Escape From Athens


This post is mostly a rant but generally a description of how terrible our trip to the Athens Airport was. I have included a map of the Athens Metro so you can kind of see our journey.

Yesterday, March 23 we noticed a sign in the Metro saying the train drivers were on strike, so we had to take a bus to the airport. Which, was fine because we already knew which bus we could take, the x95 at Syntagma Station. Normally a strike wouldn’t phase us, it happens, right?

This morning the  check out time from our hostel was at 10:30. We decided at 11 we would leave for the airport. Even though we didn’t have to be at the airport until 2 and the x95 takes an hour to get us to the airport. We didn’t mind the idea of hanging out at the airport because we just wanted to get out of Athens.

Our hostel was next to the “Akropoli station” on the red line. we needed to get to “Syntagma” on the red and blue line, but we decided we would walk to Syntagma. Gavin had walked to Syntagma earlier that morning and noticed about 50 or so nicely dressed police officers and assumed it was security for something. By the time we arrived to Syntagma to catch our bus to the Airport we saw almost every police officer Athens had lining the streets. Streets were blocked off, officers were wearing gas masks and riot gear. We had reached Syntagma square only to see the entire square was barricaded off and the street where our bus should have been, was filled with armoured police vehicles and and armoured busses.


A Photo of some tourists in Syntagma Square

Gavin and I were terrified. We didn’t know if there was a riot that was going to happen or if there was something to do with civil unrest. All we knew was that we couldn’t take a train to the airport and that the bus we should be taking was not stopping where we needed it to. We decided that we would walk to the train at Monastiraki station on the blue and green line and ride the blue line as far as we could to the airport then take a bus.

Unfortunately, we got lost trying to find this other train station and after a while of wandering ended up at “Omonia” station on the red line. We hopped a train from Omonia station trying to get to Syntagma Station so we could switch to the blue line And get to the airport. Unfortunately again, we took the wrong train and went to “Larissa Station”. We got off that train hopped onto another train towards Syntagma. As we were on the new train there was an announcement. Completely in Greek of course. We ignore the announcement and waited to get off the train at Syntagma….which unfortunately cannot happen because the train skipped Syntagma Station. Turns out that announcement was saying that not only was Syntagma square closed but the train station below was also closed.

Somehow, after 40 minutes. We ended up at the stop after Syntagma on the red line. Akropoli station. We actually went in an unintentional circle and ended up right where we started. We realized that since Syntagma was closed the only way we could get on the blue line to the airport was to go back to Omonia. Meanwhile Everyone else was having this same problem so the trains were packed with rush hour traffic on a Sunday morning. We rode from Akropoli to Omonia, switched to the green line and got off at Monastiraki (the train station we got lost walking towards). We jumped on a blue line train at Monastiraki to the airport.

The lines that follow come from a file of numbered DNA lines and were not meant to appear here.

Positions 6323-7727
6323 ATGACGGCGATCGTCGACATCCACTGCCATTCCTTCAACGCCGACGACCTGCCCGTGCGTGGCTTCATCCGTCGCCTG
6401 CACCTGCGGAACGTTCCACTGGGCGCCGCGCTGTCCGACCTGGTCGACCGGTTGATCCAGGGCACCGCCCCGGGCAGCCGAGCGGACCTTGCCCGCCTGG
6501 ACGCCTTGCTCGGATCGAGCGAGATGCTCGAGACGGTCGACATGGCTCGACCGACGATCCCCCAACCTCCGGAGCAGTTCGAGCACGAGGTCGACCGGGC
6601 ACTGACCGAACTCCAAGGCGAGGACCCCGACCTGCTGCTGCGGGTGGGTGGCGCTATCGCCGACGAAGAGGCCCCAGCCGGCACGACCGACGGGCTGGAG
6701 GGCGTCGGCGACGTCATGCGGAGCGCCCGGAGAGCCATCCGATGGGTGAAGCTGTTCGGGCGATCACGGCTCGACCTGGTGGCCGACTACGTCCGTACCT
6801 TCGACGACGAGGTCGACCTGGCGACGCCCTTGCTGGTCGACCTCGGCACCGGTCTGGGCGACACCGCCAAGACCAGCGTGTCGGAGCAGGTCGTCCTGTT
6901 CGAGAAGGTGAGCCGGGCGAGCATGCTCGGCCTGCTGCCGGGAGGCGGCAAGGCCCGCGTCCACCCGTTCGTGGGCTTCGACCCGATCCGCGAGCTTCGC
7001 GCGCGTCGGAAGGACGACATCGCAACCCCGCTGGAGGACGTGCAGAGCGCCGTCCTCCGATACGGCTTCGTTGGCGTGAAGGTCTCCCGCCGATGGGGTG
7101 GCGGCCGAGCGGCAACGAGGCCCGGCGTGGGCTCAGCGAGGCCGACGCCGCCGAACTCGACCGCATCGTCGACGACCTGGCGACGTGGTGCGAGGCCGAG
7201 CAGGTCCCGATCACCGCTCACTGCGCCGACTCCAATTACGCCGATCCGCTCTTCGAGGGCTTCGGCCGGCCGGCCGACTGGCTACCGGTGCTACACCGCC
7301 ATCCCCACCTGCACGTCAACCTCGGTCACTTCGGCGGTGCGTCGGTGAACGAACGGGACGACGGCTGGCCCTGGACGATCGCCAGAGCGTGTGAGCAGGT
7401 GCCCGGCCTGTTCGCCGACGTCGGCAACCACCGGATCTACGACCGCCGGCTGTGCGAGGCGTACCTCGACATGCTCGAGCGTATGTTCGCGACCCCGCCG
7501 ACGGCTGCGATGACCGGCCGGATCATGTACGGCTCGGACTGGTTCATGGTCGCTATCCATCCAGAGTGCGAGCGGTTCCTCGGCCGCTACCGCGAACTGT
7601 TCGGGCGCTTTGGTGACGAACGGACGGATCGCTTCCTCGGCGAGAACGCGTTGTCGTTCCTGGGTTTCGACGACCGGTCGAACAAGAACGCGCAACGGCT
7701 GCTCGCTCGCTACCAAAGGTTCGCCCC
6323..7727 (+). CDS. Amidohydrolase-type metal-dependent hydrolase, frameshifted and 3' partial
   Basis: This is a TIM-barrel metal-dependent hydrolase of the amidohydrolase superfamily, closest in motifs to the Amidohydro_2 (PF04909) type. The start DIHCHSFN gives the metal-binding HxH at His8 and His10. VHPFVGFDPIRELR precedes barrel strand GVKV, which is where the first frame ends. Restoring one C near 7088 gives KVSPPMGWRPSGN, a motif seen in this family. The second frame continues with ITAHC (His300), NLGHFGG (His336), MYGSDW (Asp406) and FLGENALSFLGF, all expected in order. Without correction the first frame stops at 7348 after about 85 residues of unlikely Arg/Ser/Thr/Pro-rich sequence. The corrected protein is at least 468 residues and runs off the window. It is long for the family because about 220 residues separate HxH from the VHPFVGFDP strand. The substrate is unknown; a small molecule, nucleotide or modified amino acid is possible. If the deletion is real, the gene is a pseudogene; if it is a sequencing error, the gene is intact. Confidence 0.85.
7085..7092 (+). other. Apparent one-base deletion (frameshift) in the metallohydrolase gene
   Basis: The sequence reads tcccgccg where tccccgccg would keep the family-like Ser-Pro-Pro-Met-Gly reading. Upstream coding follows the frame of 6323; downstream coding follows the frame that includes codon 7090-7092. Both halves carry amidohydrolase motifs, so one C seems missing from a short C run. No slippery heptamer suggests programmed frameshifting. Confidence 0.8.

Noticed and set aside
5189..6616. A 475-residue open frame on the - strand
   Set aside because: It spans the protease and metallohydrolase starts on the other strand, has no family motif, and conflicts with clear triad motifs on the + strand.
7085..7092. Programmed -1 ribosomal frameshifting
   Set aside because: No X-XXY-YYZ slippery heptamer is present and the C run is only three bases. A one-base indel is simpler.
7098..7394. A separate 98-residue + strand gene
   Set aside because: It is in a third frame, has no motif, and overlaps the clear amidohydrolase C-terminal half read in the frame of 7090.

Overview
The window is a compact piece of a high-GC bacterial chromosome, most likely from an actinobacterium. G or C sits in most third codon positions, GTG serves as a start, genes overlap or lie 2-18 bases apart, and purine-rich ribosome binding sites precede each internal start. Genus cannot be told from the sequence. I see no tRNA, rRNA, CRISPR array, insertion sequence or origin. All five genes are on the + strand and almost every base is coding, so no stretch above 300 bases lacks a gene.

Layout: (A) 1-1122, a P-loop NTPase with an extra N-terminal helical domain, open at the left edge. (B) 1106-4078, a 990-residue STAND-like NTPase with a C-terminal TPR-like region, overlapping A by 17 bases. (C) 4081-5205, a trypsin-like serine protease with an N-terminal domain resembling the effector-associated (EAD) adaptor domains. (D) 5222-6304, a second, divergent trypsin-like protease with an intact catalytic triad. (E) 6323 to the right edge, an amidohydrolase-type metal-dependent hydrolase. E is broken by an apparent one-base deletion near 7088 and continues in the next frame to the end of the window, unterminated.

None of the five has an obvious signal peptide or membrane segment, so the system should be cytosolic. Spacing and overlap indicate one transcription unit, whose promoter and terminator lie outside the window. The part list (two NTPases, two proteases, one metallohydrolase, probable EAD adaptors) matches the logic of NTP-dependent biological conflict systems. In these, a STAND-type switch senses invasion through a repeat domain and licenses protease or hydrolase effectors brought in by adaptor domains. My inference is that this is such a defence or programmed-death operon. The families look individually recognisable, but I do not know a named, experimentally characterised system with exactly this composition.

Which if you remember, there was a strike. So we couldn’t get all the way to the airport. The PA systems were so kind to remind us in two separate messages that a) the train was on strike and would not take people to the airport, but you could get the x95 bus at Syntagma station instead and b) on a completely unrelated note, Syntagma station would be closed on the same days as the strike.

As we rode the train to the airport we were so stressed out and kept thinking about how the cab driver had stiffed us ten euros when we first arrived in Athens, and here we were pretty sure that we were going to get ripped off again.

We arrived at the last station the train would take us, Doukissis Plakentias. We got off the train and hailed a cab. The driver said the price would go by the meter and not a flat rate so we were a bit relaxed since we knew we were a 15 minute ride from the airport.

Once we arrived at the airport the rate said €14. But the cab driver handed a receipt for €20 saying we had to pay a tariff. But then he asked for €25 because we had luggage. We relented knowing that we were thankful to even be at the airport.

As we walked into the airport we exchanged heavy sighs and noticed that the time was 2pm. We had taken 3 hours to get to the airport. We reasearched what was going on in Syntagma and it turned out it was the Greek independence day parade for students. The police had blocked off the route so people could not see the parade and to prevent protestors. We were shocked to know that a parade was the reason a city centre was closed down. But honestly we shouldn´t have been surprised, It was Athens…